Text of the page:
[0050] B in Group C lowers the ferrite transformation start temperature and contributes to formation of finer carbides through lowering of the precipitation temperature of carbides during cooling after hot rolling. Also, B segregates at grain boundaries to improve resistance to secondary working embrittlement. It is preferable that the B content be 0.0002% or more to obtain such an effect. On the other hand, if the B content is more than 0.0050%, a hot deformation resistance increases, and hot rolling becomes difficult. Consequently, when B is contained, the B content in Group C is preferably limited to 0.0002% to 0.0050%, more preferably 0.0005% to 0.0030%, and further preferably 0.0010% to 0.0020%.

Group D: at least one selected from Cr: 0.01% to 1.0%, Ni: 0.01% to 1.0%, and Cu: 0.01% to 1.0%

[0051] Each of Cr, Ni, and Cu in Group D is an element that contributes to enhancement of the strength through forming a fine grain microstructure. The high strength steel sheet can contain at least one listed in Group D, as necessary. A preferable content of each element is 0.01% or more as for Cr, 0.01% or more as for Ni, and 0.01% or more as for Cu to obtain such an effect. On the other hand, even when any one of the elements is contained such that the Cr content is more than 1.0%, the Ni content is more than 1.0%, and the Cu content is more than 1.0%, the effect is saturated, and the effect commensurate with the content cannot be expected so that there is an economic disadvantage. Consequently, when at least one listed in Group D is contained, it is preferable that the Cr content be limited to 0.01% to 1.0%, the Ni content be limited to 0.01% to 1.0%, and the Cu content be limited to 0.01% to 1.0%.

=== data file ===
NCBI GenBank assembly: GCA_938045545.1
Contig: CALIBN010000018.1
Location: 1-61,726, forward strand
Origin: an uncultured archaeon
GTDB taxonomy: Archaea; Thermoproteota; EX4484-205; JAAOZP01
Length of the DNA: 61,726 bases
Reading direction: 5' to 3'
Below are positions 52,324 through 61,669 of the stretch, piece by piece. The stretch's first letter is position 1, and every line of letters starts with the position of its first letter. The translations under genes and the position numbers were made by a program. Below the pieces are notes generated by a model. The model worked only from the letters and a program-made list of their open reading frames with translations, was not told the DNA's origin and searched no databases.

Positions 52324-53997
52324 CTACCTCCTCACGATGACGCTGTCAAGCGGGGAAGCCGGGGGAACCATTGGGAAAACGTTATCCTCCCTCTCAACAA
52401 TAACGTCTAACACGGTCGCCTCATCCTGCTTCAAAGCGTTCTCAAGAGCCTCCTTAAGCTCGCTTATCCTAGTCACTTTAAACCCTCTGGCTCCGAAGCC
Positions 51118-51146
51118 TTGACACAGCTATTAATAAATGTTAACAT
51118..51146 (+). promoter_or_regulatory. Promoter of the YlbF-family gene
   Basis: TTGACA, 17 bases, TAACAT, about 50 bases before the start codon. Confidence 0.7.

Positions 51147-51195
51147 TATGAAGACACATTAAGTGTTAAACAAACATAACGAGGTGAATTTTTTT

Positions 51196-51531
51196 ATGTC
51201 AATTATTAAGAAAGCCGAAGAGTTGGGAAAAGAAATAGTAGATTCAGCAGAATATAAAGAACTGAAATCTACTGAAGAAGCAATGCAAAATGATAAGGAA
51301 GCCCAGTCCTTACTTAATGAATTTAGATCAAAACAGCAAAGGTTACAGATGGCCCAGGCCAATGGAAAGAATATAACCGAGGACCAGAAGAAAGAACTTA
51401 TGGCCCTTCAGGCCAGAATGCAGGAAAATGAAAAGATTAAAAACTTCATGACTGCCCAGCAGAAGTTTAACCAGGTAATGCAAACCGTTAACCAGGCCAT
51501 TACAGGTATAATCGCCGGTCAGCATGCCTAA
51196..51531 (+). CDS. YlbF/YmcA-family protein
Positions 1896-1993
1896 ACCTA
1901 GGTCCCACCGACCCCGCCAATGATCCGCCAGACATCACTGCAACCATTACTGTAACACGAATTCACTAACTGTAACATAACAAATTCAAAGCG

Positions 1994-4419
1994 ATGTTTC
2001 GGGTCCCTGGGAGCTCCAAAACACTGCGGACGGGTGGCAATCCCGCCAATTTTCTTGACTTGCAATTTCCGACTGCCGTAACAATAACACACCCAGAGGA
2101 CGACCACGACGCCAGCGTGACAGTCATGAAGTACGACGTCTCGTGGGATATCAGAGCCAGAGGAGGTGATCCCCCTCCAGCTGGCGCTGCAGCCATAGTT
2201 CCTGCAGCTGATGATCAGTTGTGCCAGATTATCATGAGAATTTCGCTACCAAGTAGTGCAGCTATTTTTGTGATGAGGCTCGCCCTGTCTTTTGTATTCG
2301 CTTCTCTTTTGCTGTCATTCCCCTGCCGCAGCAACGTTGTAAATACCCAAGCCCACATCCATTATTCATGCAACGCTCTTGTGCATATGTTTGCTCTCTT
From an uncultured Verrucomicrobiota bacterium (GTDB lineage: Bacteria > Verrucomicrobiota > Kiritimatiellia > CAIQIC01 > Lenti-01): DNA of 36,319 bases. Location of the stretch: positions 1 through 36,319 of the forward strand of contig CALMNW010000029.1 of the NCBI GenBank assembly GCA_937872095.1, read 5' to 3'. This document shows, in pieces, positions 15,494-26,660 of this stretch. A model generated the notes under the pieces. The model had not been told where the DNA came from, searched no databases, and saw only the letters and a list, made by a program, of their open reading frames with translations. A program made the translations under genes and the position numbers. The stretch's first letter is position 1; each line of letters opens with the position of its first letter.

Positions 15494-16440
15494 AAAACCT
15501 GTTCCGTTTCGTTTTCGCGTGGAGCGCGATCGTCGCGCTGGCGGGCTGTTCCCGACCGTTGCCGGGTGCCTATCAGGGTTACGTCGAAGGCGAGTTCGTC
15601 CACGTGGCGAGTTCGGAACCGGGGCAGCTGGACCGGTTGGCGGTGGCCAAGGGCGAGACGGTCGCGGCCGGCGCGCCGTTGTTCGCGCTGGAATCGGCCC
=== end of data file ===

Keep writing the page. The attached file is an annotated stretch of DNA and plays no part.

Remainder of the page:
Group E: Sb: 0.005% to 0.050%